Domestic violence is more common than it should be and there needs to be more done to protect victims. It does not matter where you come from, how old you are, your education level, or your community because it crosses all walks of life. Domestic violence can affect anyone and there are signs people need to be able to recognize in order to protect themselves and others.

          Domestic violence is not only physical violence but is still just as detrimental to the victims. The National Coalition Against Domestic Violence (NCADV) states abuse includes willful intimidation or anything else that is “part of a systematic pattern of power and control perpetrated by one intimate partner against another.” It looks different to every person it affects, but will still leave lasting effects on the victims.

            Abusers may be able to forget and move on, but for most victims that survive, that will never be the reality. 

           Domestic violence happens in staggering rates. According to NCADV, nationally, 1 in 3 women and 1 in 4 men have experienced some form of physical violence by an intimate partner like slapping or pushing. In Tennessee, 40% of women and 32.5% of men will experience physical violence or stalking by an intimate partner. The presence of a gun in a home increases the risk of homicide by 500% as well.

            These statistics are heartbreaking. No one deserves to experience this kind of violence because the people doing this to the victims were supposed to love them.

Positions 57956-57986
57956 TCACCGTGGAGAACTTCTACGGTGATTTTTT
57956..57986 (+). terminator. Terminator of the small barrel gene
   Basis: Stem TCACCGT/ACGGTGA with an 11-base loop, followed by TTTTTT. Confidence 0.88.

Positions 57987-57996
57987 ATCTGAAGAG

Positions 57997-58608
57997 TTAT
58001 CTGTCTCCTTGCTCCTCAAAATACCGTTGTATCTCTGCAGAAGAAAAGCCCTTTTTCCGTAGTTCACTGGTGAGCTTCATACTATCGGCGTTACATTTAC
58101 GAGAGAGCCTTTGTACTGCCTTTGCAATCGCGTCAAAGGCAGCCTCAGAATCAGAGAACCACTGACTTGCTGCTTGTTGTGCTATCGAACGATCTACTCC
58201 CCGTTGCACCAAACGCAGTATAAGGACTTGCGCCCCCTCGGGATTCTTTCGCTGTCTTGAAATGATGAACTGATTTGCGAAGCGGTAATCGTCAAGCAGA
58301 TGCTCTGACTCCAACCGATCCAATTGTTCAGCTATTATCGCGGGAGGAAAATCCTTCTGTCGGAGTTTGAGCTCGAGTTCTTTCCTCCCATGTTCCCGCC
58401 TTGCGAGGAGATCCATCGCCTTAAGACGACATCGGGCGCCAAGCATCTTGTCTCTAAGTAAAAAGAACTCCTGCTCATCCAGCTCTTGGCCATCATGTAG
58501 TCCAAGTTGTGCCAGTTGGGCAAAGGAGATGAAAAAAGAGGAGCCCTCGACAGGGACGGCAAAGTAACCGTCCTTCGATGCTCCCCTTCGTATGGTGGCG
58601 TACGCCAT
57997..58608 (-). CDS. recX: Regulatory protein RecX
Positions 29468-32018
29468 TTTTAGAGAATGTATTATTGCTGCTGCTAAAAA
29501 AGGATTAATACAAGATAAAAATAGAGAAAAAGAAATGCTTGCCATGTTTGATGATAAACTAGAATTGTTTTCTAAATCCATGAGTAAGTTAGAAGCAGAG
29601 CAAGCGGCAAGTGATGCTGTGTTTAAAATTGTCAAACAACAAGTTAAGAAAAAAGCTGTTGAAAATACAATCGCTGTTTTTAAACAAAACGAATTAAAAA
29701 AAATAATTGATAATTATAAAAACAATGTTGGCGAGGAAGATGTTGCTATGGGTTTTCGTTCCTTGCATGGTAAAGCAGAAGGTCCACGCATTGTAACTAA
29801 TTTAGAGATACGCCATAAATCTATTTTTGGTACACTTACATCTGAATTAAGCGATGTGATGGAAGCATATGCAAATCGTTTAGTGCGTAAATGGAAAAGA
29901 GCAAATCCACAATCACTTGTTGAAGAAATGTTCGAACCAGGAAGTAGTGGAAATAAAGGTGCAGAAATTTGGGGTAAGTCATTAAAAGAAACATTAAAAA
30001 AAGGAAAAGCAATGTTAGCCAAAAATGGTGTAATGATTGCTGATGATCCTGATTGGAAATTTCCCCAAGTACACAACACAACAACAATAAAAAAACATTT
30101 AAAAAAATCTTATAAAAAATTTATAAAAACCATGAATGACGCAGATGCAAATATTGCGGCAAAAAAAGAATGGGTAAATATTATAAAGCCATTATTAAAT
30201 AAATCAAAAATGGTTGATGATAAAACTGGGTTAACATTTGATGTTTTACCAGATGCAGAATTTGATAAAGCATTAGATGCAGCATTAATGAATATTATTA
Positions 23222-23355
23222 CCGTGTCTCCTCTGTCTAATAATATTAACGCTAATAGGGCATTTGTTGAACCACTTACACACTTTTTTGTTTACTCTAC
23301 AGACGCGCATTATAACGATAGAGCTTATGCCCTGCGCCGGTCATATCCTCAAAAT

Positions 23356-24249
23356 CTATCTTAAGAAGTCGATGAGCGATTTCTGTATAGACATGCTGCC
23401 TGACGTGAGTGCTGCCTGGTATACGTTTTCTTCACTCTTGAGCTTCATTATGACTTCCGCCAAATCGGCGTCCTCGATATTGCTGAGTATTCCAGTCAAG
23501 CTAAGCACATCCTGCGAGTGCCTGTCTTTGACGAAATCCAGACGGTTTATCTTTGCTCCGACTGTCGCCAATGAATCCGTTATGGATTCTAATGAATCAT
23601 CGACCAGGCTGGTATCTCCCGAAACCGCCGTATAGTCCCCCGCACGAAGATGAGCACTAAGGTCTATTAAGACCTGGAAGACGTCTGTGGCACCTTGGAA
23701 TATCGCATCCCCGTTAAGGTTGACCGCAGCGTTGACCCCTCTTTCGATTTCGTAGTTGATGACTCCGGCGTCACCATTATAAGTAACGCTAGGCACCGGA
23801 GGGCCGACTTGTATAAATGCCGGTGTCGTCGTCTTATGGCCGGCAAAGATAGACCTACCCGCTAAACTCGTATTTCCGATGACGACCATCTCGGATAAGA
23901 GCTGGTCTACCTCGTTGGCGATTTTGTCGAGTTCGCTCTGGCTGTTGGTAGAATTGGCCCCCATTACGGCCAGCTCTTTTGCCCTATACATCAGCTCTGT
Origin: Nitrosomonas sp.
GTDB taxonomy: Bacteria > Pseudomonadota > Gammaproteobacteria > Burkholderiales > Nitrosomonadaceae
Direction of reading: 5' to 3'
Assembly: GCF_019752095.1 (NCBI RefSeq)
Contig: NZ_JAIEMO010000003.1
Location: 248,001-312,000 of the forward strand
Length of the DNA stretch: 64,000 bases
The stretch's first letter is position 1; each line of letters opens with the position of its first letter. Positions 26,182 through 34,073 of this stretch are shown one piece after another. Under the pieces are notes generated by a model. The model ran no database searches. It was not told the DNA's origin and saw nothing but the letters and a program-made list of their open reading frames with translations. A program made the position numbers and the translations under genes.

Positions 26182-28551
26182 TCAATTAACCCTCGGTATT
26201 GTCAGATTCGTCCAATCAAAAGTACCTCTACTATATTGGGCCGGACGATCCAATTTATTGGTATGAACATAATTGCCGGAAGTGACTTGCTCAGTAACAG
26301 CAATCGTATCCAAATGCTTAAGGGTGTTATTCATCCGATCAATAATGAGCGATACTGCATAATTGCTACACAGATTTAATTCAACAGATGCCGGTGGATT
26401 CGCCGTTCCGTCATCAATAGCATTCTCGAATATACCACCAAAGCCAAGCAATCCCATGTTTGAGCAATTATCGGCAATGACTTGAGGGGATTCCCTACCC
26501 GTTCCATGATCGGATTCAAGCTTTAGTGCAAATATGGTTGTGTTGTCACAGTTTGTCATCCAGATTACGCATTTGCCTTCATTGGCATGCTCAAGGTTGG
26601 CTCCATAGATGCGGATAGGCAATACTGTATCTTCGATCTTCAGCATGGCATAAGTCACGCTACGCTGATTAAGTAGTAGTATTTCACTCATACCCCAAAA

The rates of domestic abuse show that the majority of people will know someone or experience this themselves. Just like anyone can be a victim of abuse, abusers can be anyone as well. The majority of abusers only have a violent history with their intimate partners.

          It is imperative to know the signs of abuse so that something can be done quickly to help the victims of abuse. Red flags that someone may be an abuser include being extremely jealous, very possessive, extremely controlling behaviors, blaming the victim, and separating the victim from family and friends. 

          If you or someone you know is with someone that does these things, there are resources available to help get away from them. There’s a national hotline available if anyone needs to talk. The numbers are 1-800-799-7233, for deaf/hard of hearing 1-855-812-1011 (VP) or 1-800-787-3224 (TTY). It is free to use and confidential.

There is also an emergency shelter in Clarksville available called Urban Ministries Safe House. Nashville has The Mary Parrish Center For Victims Of Domestic & Sexual Violence. Both of these shelters only accept women and their children.  

          Currently, in Nashville and Clarksville, there are no domestic violence shelters that accept male victims of violence. This absolutely needs to change because even though women are more likely to be victims of domestic violence, men experience it as well and should have the resources available to leave their abusers too. 

           Domestic violence shouldn’t exist, but because it does people need to be educated about the signs and resources available to victims. The victims of domestic violence may not be able to leave without assistance because there are more factors in leaving than just wanting to. Victims of domestic abuse are not to blame. There should be more resources established so that people can leave their abusers.